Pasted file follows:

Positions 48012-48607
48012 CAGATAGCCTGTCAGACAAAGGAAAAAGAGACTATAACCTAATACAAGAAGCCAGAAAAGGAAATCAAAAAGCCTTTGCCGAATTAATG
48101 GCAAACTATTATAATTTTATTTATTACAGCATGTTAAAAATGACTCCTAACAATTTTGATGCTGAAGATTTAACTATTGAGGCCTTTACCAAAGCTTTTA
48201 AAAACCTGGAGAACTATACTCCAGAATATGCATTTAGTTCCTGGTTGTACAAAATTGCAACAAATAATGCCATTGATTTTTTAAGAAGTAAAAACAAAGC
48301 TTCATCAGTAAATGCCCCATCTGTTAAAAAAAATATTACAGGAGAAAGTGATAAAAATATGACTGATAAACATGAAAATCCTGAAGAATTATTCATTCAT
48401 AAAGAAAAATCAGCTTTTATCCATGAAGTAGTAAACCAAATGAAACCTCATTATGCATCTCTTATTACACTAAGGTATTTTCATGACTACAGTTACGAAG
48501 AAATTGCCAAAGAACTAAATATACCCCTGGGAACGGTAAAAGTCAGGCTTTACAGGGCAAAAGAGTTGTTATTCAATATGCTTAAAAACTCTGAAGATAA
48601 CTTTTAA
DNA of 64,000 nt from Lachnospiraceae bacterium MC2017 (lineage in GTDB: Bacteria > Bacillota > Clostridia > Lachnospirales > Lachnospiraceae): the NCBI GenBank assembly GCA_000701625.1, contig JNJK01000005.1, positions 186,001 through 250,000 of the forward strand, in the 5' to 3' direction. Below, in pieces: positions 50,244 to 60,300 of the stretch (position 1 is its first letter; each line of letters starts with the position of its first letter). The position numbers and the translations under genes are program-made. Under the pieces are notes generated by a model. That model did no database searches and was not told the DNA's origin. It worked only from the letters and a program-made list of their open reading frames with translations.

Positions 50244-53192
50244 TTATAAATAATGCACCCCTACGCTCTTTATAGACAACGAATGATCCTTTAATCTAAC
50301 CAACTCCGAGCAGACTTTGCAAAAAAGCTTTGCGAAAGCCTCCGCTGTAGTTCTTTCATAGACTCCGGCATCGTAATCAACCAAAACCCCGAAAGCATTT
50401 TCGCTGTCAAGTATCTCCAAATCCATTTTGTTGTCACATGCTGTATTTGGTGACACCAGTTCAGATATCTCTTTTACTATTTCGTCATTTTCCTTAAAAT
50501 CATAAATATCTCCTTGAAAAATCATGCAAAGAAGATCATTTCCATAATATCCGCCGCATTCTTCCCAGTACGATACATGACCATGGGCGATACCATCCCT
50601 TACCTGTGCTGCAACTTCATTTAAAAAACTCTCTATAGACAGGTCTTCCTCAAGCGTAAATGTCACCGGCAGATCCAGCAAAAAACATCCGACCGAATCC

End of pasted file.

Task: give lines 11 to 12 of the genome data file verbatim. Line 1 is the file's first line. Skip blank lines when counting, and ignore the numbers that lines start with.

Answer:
50244 TTATAAATAATGCACCCCTACGCTCTTTATAGACAACGAATGATCCTTTAATCTAAC
50301 CAACTCCGAGCAGACTTTGCAAAAAAGCTTTGCGAAAGCCTCCGCTGTAGTTCTTTCATAGACTCCGGCATCGTAATCAACCAAAACCCCGAAAGCATTT